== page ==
Rep. Ben Frederick, R-Owosso, argued the time limit was sorely needed to ensure the Legislature was part of the COVID-19 response and could provide transparency to constituents on the process. Nine months into the pandemic, Frederick said, he was still unable to cite a single benchmark to constituents asking what numbers were eneded to loosen restrictions.

“There is nothing you can do to be deemed safe within recently targeted sectors,” Frederick said, noting the end of dine-in services at restaurants. He insisted state legislators were not blind to the “severity of the situation” but, he said, there needed to be more transparency in the process.

“You can care and have concerns about how we’re doing this,” Frederick said. “It’s not a binary choice.”

Rep. Thomas Albert, R-Lowell, stressed the importance of ensuring religious protections even in the event of an emergency, noting churches have been taking measures on their own to protect members.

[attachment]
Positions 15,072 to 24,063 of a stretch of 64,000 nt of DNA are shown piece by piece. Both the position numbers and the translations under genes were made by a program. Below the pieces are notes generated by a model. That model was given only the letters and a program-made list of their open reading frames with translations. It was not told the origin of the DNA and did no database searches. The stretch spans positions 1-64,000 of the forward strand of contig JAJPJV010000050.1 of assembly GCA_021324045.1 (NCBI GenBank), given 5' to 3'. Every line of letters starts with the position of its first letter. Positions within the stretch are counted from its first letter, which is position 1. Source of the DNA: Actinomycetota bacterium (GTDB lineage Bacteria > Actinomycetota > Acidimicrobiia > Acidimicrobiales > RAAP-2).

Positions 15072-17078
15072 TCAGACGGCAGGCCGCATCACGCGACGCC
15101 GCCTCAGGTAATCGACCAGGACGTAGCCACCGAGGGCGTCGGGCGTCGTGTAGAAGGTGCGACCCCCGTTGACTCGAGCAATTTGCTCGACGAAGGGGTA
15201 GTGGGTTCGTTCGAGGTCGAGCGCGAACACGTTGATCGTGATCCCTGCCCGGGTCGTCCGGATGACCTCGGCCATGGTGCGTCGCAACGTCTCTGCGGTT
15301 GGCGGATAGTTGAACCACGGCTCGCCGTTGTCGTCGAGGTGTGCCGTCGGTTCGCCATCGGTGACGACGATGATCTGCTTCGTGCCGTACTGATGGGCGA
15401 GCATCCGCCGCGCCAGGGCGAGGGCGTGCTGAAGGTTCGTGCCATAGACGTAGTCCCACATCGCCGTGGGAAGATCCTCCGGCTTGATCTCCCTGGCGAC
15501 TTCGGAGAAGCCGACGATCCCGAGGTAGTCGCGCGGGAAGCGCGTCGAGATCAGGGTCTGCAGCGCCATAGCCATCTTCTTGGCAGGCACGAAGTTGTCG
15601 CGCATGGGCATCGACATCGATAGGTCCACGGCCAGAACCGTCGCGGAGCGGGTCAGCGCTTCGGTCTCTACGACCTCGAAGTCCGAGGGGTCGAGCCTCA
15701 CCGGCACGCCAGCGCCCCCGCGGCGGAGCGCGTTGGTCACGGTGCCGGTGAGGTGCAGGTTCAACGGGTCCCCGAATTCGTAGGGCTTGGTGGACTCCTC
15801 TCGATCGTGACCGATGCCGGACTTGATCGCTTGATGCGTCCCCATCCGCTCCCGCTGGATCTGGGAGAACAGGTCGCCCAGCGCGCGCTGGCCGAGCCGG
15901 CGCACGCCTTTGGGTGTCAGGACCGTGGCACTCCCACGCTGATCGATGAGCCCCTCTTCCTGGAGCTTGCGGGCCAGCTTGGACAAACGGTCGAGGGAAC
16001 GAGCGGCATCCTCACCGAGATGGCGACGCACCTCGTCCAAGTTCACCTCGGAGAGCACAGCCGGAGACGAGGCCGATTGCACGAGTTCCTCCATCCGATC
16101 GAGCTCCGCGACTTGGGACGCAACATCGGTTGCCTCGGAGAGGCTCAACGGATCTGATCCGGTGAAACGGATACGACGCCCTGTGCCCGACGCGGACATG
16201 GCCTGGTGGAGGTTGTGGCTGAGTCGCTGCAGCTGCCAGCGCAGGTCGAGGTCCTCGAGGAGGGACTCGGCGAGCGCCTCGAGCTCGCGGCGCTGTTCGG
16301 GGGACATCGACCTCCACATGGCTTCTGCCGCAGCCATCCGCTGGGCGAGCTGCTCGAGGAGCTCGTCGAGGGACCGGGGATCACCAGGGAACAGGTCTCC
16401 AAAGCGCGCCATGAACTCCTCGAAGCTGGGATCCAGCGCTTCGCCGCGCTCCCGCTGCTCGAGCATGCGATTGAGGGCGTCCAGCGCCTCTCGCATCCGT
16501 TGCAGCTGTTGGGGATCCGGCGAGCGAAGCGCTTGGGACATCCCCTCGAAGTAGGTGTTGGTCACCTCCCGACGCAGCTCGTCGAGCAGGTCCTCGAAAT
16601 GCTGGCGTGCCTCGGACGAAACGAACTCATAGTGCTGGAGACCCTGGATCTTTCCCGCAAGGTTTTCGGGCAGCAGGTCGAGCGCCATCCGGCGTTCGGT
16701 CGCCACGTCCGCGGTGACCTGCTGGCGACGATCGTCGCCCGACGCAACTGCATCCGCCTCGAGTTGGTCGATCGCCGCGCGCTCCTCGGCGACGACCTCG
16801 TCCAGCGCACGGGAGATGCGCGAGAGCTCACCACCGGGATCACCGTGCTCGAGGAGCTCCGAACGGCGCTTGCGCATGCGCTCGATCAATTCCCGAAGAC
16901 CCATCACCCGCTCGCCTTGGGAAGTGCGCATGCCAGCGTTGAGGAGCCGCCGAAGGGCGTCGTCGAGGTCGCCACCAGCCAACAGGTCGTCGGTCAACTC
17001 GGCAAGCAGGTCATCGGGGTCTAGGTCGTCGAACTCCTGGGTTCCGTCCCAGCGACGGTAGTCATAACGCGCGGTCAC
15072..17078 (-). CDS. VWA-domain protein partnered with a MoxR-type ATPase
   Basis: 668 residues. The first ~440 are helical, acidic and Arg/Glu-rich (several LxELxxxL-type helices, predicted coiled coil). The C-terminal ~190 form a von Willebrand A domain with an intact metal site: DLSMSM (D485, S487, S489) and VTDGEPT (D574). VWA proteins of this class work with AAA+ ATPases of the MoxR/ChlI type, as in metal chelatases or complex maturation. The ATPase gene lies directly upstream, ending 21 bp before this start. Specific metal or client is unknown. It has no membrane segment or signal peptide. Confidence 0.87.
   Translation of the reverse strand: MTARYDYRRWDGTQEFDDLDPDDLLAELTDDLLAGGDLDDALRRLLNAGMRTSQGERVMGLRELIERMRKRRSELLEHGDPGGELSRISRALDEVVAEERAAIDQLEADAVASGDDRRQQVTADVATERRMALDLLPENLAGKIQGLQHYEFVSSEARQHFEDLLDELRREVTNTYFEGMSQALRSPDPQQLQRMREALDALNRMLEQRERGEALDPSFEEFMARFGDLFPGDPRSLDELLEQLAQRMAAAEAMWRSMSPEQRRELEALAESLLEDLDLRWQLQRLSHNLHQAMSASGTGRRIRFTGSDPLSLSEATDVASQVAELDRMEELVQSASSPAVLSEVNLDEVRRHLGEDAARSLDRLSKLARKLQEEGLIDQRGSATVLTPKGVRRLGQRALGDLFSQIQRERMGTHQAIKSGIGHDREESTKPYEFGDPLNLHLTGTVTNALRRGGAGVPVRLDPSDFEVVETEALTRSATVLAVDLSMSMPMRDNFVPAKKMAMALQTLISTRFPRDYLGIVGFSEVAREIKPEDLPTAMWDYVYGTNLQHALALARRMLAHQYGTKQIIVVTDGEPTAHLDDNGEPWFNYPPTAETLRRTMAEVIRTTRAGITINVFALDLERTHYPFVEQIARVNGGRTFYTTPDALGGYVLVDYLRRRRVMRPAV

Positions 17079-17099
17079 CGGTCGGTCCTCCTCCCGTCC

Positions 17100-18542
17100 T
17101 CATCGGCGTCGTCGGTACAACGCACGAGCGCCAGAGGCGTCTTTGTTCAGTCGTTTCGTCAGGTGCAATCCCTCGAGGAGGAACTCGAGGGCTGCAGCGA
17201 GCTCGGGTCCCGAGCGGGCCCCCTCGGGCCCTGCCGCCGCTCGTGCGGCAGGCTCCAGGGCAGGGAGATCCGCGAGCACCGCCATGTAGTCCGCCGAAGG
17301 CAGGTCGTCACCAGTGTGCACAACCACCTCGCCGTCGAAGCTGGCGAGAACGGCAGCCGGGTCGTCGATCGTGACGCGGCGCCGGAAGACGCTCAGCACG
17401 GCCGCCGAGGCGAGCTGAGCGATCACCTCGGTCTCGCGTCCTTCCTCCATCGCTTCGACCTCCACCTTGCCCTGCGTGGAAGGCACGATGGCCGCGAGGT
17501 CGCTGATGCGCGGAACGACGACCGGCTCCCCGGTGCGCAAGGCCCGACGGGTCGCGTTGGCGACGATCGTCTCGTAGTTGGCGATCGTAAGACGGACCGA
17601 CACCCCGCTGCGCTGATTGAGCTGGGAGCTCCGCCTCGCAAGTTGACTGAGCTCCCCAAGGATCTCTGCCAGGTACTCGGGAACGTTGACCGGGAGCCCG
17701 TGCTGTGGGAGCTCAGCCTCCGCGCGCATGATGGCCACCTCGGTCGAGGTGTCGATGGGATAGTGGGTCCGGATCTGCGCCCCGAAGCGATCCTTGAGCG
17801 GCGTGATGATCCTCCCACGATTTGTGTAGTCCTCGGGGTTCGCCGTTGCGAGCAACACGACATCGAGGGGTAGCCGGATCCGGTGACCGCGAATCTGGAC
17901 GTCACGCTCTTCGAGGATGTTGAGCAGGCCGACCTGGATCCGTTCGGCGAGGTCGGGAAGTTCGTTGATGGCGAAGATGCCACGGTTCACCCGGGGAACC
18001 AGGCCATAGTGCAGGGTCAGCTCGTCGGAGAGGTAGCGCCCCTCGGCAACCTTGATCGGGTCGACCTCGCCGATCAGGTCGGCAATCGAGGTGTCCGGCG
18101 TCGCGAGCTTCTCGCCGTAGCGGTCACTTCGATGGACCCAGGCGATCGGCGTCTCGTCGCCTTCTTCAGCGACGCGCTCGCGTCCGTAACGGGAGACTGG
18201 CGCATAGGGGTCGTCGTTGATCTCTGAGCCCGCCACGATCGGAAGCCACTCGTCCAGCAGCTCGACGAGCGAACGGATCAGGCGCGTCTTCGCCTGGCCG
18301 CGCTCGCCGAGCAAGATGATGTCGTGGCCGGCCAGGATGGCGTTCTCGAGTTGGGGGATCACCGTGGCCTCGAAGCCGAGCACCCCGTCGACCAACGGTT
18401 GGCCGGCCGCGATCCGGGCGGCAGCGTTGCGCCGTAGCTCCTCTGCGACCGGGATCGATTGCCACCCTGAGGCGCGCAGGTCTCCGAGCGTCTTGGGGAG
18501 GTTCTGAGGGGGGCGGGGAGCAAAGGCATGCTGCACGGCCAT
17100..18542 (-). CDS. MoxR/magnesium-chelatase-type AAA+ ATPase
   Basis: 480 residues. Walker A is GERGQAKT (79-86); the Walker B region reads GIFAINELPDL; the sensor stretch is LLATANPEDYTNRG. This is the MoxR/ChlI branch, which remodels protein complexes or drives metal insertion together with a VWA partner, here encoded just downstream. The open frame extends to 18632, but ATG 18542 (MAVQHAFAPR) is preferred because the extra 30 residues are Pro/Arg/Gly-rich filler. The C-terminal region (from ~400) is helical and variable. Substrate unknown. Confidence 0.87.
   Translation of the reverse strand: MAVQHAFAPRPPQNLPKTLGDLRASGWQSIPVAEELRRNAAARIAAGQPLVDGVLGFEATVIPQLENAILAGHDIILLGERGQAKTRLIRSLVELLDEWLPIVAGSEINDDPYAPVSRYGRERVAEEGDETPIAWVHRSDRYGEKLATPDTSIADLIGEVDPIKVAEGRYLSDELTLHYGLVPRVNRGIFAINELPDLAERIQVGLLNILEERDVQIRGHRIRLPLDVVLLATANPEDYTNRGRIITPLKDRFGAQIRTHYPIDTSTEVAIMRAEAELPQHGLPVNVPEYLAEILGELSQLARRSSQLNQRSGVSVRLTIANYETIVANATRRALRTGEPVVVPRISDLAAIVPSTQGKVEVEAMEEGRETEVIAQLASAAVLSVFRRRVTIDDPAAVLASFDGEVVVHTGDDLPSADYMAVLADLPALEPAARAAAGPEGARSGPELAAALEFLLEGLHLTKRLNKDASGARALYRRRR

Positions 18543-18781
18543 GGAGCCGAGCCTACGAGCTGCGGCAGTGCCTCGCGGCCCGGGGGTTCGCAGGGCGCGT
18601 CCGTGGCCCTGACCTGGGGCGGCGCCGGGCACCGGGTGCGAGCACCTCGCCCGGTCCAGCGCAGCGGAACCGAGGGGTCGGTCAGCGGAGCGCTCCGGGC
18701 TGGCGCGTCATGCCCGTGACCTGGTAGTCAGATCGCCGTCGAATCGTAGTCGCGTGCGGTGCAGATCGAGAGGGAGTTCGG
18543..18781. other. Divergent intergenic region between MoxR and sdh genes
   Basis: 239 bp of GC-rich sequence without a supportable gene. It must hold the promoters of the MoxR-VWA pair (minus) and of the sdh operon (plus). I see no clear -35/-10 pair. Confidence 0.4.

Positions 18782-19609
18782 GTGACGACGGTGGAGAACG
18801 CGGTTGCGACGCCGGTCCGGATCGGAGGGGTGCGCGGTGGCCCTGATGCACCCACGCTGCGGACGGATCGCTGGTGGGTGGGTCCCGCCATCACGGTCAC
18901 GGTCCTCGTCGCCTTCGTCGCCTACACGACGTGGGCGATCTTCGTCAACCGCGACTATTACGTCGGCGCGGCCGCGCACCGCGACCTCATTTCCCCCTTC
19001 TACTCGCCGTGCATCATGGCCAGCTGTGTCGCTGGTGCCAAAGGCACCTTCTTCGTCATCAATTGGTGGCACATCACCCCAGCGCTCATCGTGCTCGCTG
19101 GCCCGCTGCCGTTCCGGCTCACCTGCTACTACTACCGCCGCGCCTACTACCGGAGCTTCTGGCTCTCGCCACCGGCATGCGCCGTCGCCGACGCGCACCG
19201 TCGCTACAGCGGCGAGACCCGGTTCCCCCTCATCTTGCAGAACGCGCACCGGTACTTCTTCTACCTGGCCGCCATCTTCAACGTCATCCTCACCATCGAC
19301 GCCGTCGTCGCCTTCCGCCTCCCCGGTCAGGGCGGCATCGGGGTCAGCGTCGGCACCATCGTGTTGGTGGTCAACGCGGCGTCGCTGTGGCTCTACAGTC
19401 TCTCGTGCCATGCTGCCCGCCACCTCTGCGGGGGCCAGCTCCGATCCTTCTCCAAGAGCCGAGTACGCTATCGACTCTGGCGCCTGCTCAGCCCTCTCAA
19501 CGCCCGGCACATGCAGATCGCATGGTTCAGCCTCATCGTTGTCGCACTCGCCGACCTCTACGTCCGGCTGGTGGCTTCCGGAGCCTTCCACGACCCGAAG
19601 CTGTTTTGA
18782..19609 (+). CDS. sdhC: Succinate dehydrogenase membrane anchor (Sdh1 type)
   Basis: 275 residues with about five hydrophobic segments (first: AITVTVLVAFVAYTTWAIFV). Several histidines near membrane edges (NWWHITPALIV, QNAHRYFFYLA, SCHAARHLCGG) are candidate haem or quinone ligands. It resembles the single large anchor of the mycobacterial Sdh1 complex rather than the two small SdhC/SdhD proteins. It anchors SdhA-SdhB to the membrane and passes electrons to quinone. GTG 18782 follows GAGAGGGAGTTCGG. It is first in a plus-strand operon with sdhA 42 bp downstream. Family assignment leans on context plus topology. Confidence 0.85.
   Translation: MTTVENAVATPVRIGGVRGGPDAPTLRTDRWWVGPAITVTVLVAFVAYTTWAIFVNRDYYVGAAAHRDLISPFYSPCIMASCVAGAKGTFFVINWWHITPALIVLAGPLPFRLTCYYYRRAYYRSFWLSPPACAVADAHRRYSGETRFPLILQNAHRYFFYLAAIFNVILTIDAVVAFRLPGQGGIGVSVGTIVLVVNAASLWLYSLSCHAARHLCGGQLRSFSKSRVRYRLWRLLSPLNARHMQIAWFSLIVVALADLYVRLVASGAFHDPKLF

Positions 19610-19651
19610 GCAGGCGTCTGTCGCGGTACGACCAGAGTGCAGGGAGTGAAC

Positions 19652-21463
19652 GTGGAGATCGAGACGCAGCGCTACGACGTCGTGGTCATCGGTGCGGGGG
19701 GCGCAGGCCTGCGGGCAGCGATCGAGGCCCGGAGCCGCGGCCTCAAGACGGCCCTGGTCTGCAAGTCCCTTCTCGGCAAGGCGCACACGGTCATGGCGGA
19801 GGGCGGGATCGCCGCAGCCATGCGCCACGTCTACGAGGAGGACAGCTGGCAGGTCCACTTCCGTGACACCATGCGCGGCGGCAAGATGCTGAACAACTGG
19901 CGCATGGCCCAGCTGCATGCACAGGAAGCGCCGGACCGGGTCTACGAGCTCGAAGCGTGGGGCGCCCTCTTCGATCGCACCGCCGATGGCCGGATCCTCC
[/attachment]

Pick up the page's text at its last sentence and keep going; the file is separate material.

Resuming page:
“I’ll put this simply: The government has no right, it has no authority to prevent a person, whether Catholic or any other faith, from freely exercising their sincerely held religious beliefs,” Albert said. “It is flatly unconstitutional and it is un-American. Some things cannot be done over Zoom.”

Emergency law repeal

As the session dragged into the early hours of Friday, the House also voted 57-43 to repeal the 1945 Emergency Powers of the Governor Act, which underpinned Whitmer's emergency orders this spring and was declared an unconstitutional delegation of legislative power by the Michigan Supreme Court in October.

Rep. Yousef Rabhi, D-Ann Arbor, called the repeal irresponsible. While lawmakers decry government tyranny, they're ignoring the tyranny of the virus that the governor is working to address, he said. 

"What about the tyranny of death?" Rabhi said. "What are we going to do about it as a body?”

If the Legislature were voting to adopt the law today, it would be deemed an inappropriate delegation of power, said Rep. Aaron Miller, R-Sturgis. In that sense, it should be repealed, he said.